Posted Mon, Feb 24, 2014 by Lewis B
Something I've been thinking about since my colleagues and I chatted about the failures of Pantheon and how it didn't quite resonate with the paying public, is what is my idea of the perfect MMOG?
It might sound an obvious question, but pinning down what it is that really makes an MMOG special is surprisingly difficult. Even games that have held my interest for thousands of hours, such as Guild Wars 2 or World of Warcraft, are not mine. Without question they have some great ideas and offer a fun romp through a luxurious theme park. What's missing for me in all of these modern MMOGs is the feeling of confinement: an ability to step off rails and pursue ones own endeavors, without further rails.
The two massively multiplayer games that have struck a chord with me are Neocron and Eve Online. To discuss the latter first and I should clarify, Eve Online is a game I adore but one I choose not to play. I adore it not only because of its SciFi setting but because its rules are few and human behavior is encouraged rather than squashed: treachery, deceit, trade, player versus player, looting and democracy.
These might sound possible within most of the MMOGs we all play and they absolutely are, but it is the depth to which they can be undertaken that is the key difference. Eves economy is without rival, its PvP almost old school in your ability to kill and grieve others and the emphasis on trade and democracy a cornerstone of what makes it great. Why I don’t play Eve is another, lengthier matter (primarily due to its mouse click movement and stilted combat) but I support everything it stands for.
When it comes to Neocron and as a game I discuss fondly and regularly, there was something about its lawlessness and small player base that made it an intimate and competitive game. Many of its principals were the same as Eve Onlines, by giving players freedom to do as they wished. While its economy was no match for Eves, it was however player lead and with no auction house or trading post, trading became one of real life bartering and back-street dealings.
For the most part, Neocron lacked any kind of infrastructure to support anything other than Player versus Player. It’s content wasn’t instanced and AI controlled enemies out in the game world were very sparse. It left you with limited locations to level that were often hot spots for combat against other clans. Considering you and your clan could also control the entire world map and earn considerable money from doing so, it was the greatest endgame incentive for anyone: level up, join a clan and take part in clan wars to earn territory.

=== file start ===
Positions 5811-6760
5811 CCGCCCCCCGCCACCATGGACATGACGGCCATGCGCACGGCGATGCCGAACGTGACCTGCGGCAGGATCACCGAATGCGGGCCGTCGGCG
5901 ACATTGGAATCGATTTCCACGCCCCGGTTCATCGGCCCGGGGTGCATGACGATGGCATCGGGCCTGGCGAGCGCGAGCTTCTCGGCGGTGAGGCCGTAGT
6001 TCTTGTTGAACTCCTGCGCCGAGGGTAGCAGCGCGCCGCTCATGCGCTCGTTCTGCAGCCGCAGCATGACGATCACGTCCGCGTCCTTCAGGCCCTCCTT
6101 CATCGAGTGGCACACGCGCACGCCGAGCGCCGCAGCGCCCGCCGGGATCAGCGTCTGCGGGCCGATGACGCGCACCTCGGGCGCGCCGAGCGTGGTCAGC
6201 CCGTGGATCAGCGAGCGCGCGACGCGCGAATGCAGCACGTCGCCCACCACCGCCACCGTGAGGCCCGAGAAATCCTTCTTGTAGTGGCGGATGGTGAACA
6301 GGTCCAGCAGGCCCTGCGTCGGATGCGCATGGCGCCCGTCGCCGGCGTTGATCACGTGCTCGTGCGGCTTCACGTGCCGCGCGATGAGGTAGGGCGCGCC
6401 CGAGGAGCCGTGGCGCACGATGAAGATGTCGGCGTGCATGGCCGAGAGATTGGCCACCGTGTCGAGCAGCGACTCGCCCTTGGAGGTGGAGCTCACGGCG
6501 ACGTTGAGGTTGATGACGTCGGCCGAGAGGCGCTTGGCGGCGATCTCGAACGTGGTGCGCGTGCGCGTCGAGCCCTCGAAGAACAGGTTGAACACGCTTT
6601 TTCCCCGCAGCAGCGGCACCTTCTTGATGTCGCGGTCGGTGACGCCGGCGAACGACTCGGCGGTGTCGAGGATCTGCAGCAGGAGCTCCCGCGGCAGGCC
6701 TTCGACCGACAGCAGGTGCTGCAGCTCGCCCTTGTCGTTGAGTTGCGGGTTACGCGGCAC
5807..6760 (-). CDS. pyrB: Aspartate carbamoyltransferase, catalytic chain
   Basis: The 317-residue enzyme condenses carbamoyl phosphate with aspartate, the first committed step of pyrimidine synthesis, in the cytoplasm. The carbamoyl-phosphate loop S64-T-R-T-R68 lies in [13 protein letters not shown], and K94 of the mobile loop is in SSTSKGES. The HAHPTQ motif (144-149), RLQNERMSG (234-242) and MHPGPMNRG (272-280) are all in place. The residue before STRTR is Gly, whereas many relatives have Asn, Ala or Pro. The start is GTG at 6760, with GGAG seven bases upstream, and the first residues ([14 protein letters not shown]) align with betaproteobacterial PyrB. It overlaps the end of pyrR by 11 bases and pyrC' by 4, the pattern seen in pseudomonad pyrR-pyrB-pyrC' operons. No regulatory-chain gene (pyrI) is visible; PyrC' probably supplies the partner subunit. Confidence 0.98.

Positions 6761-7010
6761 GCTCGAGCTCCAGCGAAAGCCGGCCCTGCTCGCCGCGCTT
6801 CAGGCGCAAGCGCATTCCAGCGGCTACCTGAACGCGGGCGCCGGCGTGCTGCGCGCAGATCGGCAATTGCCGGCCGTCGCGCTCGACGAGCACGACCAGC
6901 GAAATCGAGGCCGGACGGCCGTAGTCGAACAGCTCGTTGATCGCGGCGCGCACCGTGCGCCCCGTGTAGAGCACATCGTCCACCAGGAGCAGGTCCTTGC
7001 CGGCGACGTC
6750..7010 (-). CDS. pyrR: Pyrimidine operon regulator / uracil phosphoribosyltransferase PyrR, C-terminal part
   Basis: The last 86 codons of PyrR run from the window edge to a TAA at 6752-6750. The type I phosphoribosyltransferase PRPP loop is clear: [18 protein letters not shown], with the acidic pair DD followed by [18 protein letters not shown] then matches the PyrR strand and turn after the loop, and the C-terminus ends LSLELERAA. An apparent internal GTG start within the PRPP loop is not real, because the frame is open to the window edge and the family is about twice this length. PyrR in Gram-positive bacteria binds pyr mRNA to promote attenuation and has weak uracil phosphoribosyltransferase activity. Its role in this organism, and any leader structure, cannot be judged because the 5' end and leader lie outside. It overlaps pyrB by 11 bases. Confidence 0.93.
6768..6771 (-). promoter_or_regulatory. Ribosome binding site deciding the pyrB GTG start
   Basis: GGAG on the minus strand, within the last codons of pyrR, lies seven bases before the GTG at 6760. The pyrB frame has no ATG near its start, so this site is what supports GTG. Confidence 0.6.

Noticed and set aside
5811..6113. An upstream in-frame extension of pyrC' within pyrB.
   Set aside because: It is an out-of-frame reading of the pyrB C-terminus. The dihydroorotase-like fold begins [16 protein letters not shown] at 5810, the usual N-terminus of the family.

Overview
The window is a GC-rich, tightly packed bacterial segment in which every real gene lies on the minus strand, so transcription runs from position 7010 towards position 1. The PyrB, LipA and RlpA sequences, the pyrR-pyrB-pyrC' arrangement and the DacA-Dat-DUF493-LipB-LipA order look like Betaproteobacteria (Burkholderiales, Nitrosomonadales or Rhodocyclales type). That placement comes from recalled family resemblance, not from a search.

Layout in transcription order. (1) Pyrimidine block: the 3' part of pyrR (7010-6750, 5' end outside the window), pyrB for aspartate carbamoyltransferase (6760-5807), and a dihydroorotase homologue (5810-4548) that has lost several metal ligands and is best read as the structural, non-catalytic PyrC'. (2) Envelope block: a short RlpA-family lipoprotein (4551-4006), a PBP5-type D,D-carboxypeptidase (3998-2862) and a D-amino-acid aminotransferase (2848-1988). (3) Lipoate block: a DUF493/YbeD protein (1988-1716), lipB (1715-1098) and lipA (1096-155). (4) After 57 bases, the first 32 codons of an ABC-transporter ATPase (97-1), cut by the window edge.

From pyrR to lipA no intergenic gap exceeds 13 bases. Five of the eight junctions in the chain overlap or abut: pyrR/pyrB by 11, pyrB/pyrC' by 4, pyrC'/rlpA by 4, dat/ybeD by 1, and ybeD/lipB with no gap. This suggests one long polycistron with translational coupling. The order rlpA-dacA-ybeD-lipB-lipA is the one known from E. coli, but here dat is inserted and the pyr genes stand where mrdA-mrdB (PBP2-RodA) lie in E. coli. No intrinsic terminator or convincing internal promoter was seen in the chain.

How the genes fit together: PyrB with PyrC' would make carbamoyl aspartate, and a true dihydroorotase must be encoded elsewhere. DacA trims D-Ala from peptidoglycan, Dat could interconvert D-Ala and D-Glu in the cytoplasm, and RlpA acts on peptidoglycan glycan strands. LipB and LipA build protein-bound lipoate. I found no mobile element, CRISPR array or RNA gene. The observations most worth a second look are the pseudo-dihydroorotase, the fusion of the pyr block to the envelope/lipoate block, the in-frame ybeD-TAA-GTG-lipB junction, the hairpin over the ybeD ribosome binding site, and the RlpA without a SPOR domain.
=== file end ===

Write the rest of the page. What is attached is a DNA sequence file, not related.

It didn’t need gimmicks or content updates because what was already in existence provided more entertainment than anything else. The player driven rivalry and grasps for power were daily occurrences and never petered out as long as I played the game. Neocron always gave me the impression that its developers worked backwards, by designing the endgame first (Outpost Wars) and simply filled in the gaps to allow players to quickly level up. Unfortunately I all too often think the reverse in the modern MMOG’s I play.
Back onto the subject of “What is my idea of a perfect MMOG?” it would honestly have to be a remastered Neocron. The key differences however would be scale and polish. Outpost Wars still to this day remain one of the most comprehensive end game creations I’ve ever had the privilege of playing. What often let them down was the fact the game was buggy at times and lacked weight. That wasn’t to say combat wasn’t punchy (it absolutely was) but it was much lighter than modern variants. Further to this, rather than the world broken down into square zones you loaded through it should be seamless similarly to World of Warcraft or WildStar to prevent players jumping over borders to avoid being killed or chased.
If I was to pinch anything from other MMOG’s to bolster any form of sequel, it would undoubtedly be Eve’s guild, trade and craft systems. Alongside this I’d like to expand on the limited action sets of WildStar and in Neocron where you only really had a couple of skills (shoot, a shield and a heal) there’s potential to expand this quite significantly. Lastly and from a PvE and leveling perspective I’d probably drop it all together and simply have a few NPC’s dotted around the map that can be looted for rare objects. Seldom seeing enemies makes them a much more rewarding experience, as opposed to the typical cannon fodder. Leveling up could simply be achieved by participating in crafting, PvP or trade.
Would that be enough to warrant a significant player base? I think so. Considering the demand for highly skilled, competitive PvP this would fill the niche perfectly. Playable in 1st or 3rd person and with aiming reliant on both your own aim and the items you wear, it’s a perfect blend of skill and itemisation. Considering the fact the original Neocron was almost made on a shoestring budget, I’m sure this could all be achieved with a small development team and small (by modern standards) amount of money.
Most importantly of all, what would be your idea of the perfect MMOG?